On April 7, an estimated crowd of 300 people met in San Antonio to march to Olmos Park City Hall in protest of Olmos Park Police Chief Rene Valenciano and a recently overturned local ordinance that prohibited the carrying of loaded weapons. Very few of those protesting, however, were residents of Olmos Park itself. As reported by KENS5, “citizens from across Texas took to the Olmos Park streets.” Reporting on the vote to overturn the controversial ordinance for the San Antonio Express-News more than a week before, Emilie Eaton noted: “The activists, none of whom were Olmos Park residents, erupted in applause after the vote. They vowed to keep protesting and said they were planning another rally.”
The episode — and the events that preceded it — has raised many important questions about local governance in Texas. To what extent should local governments be entitled to legislative powers over the areas they are elected to represent? Who should local governments be accountable to: those who elected them or those who travel across the state to protest legally unenforceable local ordinances, such as previously existed in Olmos Park?
On March 27, Olmos Park police arrested Temple resident CJ Grisham, a former candidate for the 55th District in the Texas House of Representatives and the founder of Open Carry Texas, a gun rights advocacy group. The manner of his arrest, which was recorded and uploaded to YouTube, stirred controversy. Grisham was charged with interfering in the duties of a public servant, obstructing a public roadway, assaulting a peace officer and resisting arrest. It was alleged, however, that the arresting officers had stopped him because he was carrying a loaded gun.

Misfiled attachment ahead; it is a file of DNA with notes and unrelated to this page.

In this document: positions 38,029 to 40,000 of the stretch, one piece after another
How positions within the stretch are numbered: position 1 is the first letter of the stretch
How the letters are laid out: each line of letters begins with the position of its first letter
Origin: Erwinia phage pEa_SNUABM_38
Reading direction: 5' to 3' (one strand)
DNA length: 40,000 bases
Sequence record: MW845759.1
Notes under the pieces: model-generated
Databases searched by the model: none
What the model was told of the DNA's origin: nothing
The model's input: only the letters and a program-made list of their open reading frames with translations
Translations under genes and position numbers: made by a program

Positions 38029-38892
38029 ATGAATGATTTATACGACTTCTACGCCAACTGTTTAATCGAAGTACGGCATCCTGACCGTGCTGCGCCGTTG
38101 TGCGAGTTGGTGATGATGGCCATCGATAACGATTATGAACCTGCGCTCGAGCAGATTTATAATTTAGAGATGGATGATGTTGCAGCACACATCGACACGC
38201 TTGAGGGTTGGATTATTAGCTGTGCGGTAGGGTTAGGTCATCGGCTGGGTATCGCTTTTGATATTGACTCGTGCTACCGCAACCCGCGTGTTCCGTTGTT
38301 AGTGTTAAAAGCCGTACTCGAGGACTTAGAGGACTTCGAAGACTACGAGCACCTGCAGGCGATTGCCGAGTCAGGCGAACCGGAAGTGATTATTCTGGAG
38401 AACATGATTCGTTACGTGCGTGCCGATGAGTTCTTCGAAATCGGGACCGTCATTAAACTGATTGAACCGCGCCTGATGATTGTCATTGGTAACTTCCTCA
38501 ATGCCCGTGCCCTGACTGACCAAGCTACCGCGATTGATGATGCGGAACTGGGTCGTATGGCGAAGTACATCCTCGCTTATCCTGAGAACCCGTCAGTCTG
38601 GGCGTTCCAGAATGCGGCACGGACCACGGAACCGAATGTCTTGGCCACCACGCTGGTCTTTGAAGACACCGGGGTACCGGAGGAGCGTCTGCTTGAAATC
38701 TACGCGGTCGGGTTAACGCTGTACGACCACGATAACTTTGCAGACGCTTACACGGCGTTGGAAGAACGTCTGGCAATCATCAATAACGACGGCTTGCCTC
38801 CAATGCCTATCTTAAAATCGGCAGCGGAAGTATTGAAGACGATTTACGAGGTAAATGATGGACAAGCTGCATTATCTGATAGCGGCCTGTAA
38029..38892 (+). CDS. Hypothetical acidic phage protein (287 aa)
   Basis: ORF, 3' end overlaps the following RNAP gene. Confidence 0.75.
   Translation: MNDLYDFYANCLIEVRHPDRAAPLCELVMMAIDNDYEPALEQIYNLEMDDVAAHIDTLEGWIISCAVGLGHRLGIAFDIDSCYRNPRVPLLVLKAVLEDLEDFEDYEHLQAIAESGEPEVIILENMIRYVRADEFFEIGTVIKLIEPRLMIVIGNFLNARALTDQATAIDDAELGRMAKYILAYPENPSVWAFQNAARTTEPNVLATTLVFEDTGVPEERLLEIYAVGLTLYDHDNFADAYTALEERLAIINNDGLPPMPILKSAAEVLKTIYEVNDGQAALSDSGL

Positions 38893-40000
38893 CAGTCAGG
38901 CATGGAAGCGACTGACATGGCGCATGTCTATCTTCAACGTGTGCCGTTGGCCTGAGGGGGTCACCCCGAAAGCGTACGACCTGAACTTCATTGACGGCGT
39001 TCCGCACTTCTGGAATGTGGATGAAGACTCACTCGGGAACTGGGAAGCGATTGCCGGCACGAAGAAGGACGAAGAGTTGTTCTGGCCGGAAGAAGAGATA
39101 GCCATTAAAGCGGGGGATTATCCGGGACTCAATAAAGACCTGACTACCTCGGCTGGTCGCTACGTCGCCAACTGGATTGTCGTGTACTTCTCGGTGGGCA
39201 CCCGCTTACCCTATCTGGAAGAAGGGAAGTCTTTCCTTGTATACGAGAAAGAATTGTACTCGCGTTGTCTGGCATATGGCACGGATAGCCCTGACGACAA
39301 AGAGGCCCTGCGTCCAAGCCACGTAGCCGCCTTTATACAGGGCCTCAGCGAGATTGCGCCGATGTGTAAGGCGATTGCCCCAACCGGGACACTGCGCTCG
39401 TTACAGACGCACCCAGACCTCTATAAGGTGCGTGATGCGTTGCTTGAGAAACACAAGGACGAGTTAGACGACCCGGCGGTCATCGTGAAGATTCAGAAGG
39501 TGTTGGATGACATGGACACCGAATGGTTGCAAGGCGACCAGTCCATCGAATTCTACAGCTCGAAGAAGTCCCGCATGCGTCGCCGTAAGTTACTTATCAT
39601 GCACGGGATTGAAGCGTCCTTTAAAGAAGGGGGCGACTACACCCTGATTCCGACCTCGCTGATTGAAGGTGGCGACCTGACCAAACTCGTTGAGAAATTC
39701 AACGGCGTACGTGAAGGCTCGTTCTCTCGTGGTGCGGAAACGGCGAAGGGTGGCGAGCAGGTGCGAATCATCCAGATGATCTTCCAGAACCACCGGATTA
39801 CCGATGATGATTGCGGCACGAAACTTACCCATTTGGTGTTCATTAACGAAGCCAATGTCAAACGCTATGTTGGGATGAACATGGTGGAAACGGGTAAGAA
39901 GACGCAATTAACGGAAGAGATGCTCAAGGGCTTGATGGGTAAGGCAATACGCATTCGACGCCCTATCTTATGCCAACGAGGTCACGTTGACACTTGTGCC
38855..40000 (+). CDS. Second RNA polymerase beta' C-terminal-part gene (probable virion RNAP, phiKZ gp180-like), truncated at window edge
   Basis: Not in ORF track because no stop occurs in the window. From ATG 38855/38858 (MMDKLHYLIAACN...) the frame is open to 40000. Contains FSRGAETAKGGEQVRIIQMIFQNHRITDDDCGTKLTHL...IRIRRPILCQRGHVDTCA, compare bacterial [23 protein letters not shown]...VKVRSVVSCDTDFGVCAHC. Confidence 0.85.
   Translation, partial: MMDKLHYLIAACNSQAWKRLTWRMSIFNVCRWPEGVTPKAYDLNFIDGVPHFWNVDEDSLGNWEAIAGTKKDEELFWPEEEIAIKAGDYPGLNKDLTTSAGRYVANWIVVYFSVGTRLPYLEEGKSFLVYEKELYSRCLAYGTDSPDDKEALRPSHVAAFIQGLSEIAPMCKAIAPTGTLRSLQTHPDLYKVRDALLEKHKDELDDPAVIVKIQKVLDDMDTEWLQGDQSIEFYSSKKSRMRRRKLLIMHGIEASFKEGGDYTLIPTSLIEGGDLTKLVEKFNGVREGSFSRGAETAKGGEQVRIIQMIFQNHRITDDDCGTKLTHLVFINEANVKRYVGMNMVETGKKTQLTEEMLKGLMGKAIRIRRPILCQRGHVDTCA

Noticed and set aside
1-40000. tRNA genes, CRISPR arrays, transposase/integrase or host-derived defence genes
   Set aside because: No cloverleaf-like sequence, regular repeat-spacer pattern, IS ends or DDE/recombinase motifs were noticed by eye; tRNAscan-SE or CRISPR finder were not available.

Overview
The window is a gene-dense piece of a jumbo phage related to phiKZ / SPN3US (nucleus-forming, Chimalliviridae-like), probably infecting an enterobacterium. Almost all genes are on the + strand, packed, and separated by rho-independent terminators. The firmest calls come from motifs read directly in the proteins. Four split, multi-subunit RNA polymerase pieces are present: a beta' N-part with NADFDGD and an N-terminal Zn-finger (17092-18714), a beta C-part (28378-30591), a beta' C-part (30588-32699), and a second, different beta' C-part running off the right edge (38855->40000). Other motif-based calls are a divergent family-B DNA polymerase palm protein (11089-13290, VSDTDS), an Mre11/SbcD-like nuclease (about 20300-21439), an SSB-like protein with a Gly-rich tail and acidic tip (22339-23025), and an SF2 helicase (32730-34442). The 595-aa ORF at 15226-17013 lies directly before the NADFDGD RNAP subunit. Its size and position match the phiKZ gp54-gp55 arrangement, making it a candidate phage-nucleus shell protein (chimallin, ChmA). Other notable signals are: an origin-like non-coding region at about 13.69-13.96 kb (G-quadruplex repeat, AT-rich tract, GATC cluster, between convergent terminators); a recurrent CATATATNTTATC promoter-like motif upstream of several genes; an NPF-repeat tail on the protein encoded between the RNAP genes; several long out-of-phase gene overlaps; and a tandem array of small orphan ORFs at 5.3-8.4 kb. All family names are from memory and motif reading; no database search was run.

On Thursday, March 29, two days after Grisham’s arrest, the Olmos Park City Council voted to overturn section 24-85 of the city code, which made it “unlawful for any person, other than a duly authorized peace officer, to carry a loaded rifle or loaded shotgun on any public street within the city.” The following week, Hollywood Park and Alamo Heights followed suit, overturning similar sections of their city codes.
But as David Amad, the vice president of Open Carry Texas, commented, “The truth of the matter is state law has pre-empted all of these different city ordinances for some time.” This was the principle behind the San Antonio Police Department’s approach to the issue, and Police Chief William McManus emphasized that SAPD officers “conform with state law in this case. We don’t enforce the city code. We enforce the state law.”
There remains, however, an obvious sense that some residents of Olmos Park, a municipality of some 2,200 residents which largely lacks sidewalks, are uncomfortable with people walking down their streets openly carrying weapons. McManus reported that several residents contacted police on the day of the march to complain about individuals carrying guns. Local residents also commented on their unease with the protest when interviewed. And when overturning the ordinance that prohibited the carry of loaded firearms, the Olmos Park City Council commented that “It is challenging when people have rifles or other firearms slung over their body or openly carrying and the officers don’t know their intent and who is a law-abiding citizen or who is attempting to commit a crime.”
The recent events in Olmos Park bring the utility of local ordinances into question. Texas is a state that has proven itself resistant to federal overreach in recent years; only earlier this year it launched yet another lawsuit against the Affordable Care Act. When a state legislature perceives federal law to be contrary to the needs of its residents, it has the ability to conduct itself in this manner. But what if a local municipality considers state law to be contrary to the best interests of its residents? What is the purpose of a locally elected body — such as the Olmos Park City Council — if it is forced to change its laws not at the behest of its residents but rather at the insistence of non-residents?
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